Raspberry Pi Pico, controlling a robot via accelerometers is now possible

Raspberry Pi Pico, controlling a robot via accelerometers is now possible

Raspberry Pi Pico

The Raspberry Pi Pico continues to represent a veritable cauldron of ideas for the vast community of makers, making the economical microcontroller based on the RP2040 processor (dual-core ARM Cortex-M0 + with 264KB of internal RAM and support up to 16MB of off-chip Flash memory), designed directly by Raspberry Pi, an indispensable tool for creating the most diverse projects. Recall that the tiny card (51 × 21 mm) offers multiple options for connecting external peripherals, including I2C, SPI and Programmable I / O (PIO). This allows the device to have virtually infinite potential, from controlling household appliances to driving a display.

Credit: Mohammadreza Sharifi Maker Mohammadreza Sharifi has taken Raspberry Pi Pico based robots to a whole new level with the his latest project. Using the accelerometer of a smartphone, in fact, it is possible to control the direction of the robot by tilting the phone. To achieve this, Sharifi had to develop a custom app to send accelerometer data to the Pico in real time. According to Sharifi, the application was developed for use on Android devices using the MIT App Inventor platform. In the video below, you can see the application running on Sharifi's phone while it communicates with the Pico via Bluetooth: by changing the inclination of the smartphone, the robot moves in that direction.

The project is open source, therefore available for free for anyone who is curious to know how it works or wants to recreate it. Sharifi has made the code available on GitHub and you can also check out the original thread on Reddit for more details. A couple of months ago we also told you about another interesting project, which became a successful KickStarter campaign, for the construction of a 2G and GPRS GPS expansion card for Raspberry Pi Pico. For more information, please refer to our previous article.

Pi Pico Emulates ROM For Speedy Retro Hacking

If you’ve ever worked on a system that loads its software from a ROM or EPROM, you know how much of a hassle it can be to make frequent changes to the code. Pulling the chip, flashing it, and sticking it back into the socket each time you change a line isn’t anyone’s idea of a good time. Which is why [Nick Bild] has come up with the PicoROM, a way to emulate a ROM chip using the Raspberry Pi Pico.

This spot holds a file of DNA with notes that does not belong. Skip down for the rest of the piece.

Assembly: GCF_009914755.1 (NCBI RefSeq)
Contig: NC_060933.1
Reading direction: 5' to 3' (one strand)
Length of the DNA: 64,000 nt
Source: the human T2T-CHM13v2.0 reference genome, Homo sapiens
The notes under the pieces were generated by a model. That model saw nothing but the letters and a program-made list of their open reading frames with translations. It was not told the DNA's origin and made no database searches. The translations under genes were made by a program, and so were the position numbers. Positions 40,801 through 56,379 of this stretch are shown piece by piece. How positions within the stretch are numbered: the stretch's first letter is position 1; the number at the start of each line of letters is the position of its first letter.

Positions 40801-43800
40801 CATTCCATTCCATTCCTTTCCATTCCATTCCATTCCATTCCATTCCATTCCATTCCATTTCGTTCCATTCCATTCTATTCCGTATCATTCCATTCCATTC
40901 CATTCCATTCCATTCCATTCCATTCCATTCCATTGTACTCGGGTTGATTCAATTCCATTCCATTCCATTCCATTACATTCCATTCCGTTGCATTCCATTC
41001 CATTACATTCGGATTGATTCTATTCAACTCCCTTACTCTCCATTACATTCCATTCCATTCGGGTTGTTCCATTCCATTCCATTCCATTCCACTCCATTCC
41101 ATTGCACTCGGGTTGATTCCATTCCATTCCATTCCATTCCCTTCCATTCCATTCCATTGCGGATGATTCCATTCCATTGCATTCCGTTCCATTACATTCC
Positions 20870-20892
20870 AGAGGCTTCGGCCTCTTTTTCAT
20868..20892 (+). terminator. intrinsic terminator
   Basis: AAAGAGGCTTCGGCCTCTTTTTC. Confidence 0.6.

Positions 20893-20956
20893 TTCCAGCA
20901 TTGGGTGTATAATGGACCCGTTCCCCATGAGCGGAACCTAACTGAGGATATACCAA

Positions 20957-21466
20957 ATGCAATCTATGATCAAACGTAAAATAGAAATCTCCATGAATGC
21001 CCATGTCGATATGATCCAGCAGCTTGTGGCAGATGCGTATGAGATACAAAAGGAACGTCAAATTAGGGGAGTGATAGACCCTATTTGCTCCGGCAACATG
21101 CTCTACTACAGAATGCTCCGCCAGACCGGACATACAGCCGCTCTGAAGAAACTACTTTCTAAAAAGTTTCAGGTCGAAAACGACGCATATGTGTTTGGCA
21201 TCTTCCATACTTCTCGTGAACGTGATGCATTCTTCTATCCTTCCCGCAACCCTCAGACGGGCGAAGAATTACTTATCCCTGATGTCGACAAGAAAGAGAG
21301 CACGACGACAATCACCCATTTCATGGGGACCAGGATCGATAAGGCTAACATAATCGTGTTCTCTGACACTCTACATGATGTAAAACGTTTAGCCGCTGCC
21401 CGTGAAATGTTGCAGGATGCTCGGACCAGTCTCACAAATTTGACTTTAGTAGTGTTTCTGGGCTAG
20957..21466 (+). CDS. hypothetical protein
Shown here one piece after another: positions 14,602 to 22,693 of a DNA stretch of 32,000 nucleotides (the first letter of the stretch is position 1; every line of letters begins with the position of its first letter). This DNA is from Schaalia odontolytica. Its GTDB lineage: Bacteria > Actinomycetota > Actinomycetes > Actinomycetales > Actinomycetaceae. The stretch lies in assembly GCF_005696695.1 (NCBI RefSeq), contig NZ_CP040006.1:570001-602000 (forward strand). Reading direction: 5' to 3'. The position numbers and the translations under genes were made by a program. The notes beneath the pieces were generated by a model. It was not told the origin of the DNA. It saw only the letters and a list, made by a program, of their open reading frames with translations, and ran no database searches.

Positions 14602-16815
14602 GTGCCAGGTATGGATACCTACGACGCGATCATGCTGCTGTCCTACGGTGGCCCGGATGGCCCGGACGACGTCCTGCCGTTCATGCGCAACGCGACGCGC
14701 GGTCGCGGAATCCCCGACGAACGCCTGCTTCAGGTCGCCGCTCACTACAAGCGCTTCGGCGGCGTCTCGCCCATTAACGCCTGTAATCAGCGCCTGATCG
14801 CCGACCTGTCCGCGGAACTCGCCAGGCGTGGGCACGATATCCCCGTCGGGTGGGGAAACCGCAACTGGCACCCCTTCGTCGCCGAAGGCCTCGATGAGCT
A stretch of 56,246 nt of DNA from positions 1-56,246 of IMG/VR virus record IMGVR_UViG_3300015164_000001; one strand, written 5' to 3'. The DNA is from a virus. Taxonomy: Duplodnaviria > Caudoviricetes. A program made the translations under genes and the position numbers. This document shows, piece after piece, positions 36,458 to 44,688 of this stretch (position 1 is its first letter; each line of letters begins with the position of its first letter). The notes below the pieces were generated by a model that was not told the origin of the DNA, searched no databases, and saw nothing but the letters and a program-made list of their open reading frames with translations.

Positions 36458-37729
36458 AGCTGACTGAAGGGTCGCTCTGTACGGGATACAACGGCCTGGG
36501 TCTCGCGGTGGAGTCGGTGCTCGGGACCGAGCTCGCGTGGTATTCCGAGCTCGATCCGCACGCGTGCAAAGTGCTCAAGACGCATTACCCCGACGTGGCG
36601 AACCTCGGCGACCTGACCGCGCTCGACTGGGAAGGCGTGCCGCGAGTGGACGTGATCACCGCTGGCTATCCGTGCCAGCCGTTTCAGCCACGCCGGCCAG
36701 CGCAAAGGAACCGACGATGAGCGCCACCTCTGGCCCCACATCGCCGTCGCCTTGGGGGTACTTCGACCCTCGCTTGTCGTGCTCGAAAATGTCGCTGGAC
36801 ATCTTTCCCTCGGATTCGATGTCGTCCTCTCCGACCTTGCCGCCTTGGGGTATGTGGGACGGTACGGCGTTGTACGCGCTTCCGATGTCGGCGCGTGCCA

With the Pi Pico standing in for the original ROM, updating firmware takes a fraction of the time and doesn’t require you to actually disconnect any of the hardware. [Nick] had done something similar with FPGAs in the past, but the far cheaper and easier to work with Pi Pico makes this version particularly appealing. The secret to getting it to work is the overclocking potential of the Pico, which he says has been pushed to 400 MHz for this particular application.

PicoROM on a breadboard.

The downside is that you can’t access the Pico’s onboard flash when the chip is running that fast. To get around that limitation, all of the code is loaded into the microcontroller’s RAM. With a healthy 264 KB of memory this isn’t really a problem when emulating 32 KB chips, but [Nick] says his method would quickly fall apart for larger ROMs.

Beyond the Pi Pico itself, [Nick] is using a trio of 74LVC245AN 8-bit logic level shifters so the chip can talk to the 5 V logic of his homebrew 6502 computer. With everything wired up on a simple breadboard, PicoROM has no trouble serving up the operating system as it hums along at 2 MHz.

Of course, a modern high-performance microcontroller isn’t strictly necessary. In the past we’ve covered devices that could emulate an EPROM using 1990s era silicon.